KS: Col, I’m writing a book on the history of sea turtles in India. While tracing the history, I’m also doing these little sections on some of the individuals, some of the characters, who were involved in both sea turtle biology and conservation. I have a good academic record of when Bustard came to India, what he found, what he wrote about, and what he saw. But I’ve just heard fragments of stories about him and I thought it might be nice to get an idea of who he was, where he’d come from and what he’d done, some of that background.

CL: He came to Australia on a Queen’s fellowship – that’s a fairly prestigious fellowship– that was awarded to British scientists to go and study somewhere else in the Commonwealth. He was from Edinburgh. It was essentially a post-doctoral type of appointment.

KS: Which year would this have been?

CL: Oh, it was the early 1960s. He came to the University of Canberra. He was a herpetologist and his primary interest was geckos. He set up study sites to study the whole range of reptile ecology, focusing on geckos. He had mark-recapture programmes running and a whole mass of long-term studies New South Wales and elsewhere. Most of his papers in Australia are gecko related. He wrote a book on lizards while he was here.

In 1964, I think he must have been on Heron Island up in the Barrier Reef on some sort of University trip or holiday, he saw the turtles and with his academic bent of mind, decided that he would initiate a study on them. So, he started a tagging programme. For a whole nesting season, the entire nesting population of the green and loggerhead turtles at Heron Island were tagged. But his primary interest was green turtles. I think he started his tagging programme in 1964 and 1972 was his last tagging season. He was he only person in Australia doing anything with sea turtles in those days. I met him in January of 1968. I was studying undergraduate biology then and I was on a student trip to Heron Island. But I’d grown up with sea turtles on the beaches where I lived. I was a high school teacher at the time, changing over from being a physicist, and was using turtle information in my teaching.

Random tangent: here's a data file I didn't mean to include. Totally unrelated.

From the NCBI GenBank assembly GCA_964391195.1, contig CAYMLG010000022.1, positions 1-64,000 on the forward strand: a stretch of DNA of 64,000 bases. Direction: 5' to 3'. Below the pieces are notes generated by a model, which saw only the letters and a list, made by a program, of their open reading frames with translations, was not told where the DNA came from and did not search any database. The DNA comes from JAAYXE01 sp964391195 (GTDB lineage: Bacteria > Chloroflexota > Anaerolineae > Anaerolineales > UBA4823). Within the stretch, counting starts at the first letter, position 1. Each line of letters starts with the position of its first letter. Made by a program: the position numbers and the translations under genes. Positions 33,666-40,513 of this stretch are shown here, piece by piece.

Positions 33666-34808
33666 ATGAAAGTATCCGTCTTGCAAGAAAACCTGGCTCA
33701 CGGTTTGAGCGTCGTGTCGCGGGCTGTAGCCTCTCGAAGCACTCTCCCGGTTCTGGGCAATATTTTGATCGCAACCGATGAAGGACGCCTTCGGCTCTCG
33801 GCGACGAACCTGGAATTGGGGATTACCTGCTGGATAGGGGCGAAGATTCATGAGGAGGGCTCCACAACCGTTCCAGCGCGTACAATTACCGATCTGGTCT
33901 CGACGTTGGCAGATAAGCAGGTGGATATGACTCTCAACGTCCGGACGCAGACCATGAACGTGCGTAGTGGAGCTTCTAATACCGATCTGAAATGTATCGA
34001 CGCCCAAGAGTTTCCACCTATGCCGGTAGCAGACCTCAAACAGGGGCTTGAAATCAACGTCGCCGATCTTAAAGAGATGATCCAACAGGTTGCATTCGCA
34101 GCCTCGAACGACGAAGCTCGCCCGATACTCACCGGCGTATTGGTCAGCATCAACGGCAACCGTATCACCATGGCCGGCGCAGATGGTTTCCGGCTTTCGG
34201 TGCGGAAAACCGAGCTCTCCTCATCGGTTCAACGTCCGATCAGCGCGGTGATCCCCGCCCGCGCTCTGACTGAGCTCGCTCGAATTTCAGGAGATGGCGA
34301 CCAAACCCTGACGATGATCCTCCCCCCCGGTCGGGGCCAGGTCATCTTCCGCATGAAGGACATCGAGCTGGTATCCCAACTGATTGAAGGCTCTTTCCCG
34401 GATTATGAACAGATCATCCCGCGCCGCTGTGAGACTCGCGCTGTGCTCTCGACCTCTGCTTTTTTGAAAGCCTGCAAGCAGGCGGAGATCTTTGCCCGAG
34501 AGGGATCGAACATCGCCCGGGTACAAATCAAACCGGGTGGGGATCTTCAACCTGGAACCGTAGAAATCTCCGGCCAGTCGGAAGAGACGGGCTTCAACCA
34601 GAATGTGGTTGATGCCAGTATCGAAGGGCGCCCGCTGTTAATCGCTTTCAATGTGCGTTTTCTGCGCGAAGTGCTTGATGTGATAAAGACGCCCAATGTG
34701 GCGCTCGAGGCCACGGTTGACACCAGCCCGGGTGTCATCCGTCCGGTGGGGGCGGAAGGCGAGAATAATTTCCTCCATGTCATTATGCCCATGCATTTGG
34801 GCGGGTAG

So I’m sitting in the dark on Heron Island watching green turtles nesting, and this fellow comes in the darkness, reads the tag number and measures the turtle, writes some notes, and as he goes to walk away– he hadn’t seen me, I was sitting underneath a tree watching him in the darkness – I just said to him, “Do you ever get flatbacks over here?” And he turned and said, “What do you know about flatbacks?” And as we talked, he took me under his wing and sort of included me in the discussions over the following days while I was there. And because he had never seen flatback turtles, I invited him to come back to Bundaberg with me and took him to the beach and he saw a nesting flatback, and hatchlings as well.

He recognized a conservation problem that was the result of the way that the local government wanted to manage the beach. He also persuaded me to take on a four-year study of the nesting flatbacks. He gave me tags, basically talked a little bit about methodology, and left me to do whatever I wanted to do. He never tried to take the data, he encouraged me to publish, and basically was a mentor. In that sense, I owe him a debt of gratitude.

I started my work in 1968. In 1969, there was the first IUCN Marine Turtle Specialist Group meeting in Switzerland and that’s when he corresponded with Archie (Carr), (Tom) Harrisson, and (John) Hendrickson. He took on a sort of significant attitude towards international conservation and so he started looking beyond his work at Heron. That’s when he started promoting the idea of turtle farms. I don’t know where he got the initial funding, but he got a very large grant to fund the development of farming of native wildlife in the context of developing an industry for indigenous communities. So he started turtle farms, emu farms, oyster farms…he talked about python farms, parrot farms, and crocodile farms, these sorts of things.

KS: Could it have been the FAO [Food and Agriculture Organization]? Because that’s how he came to India.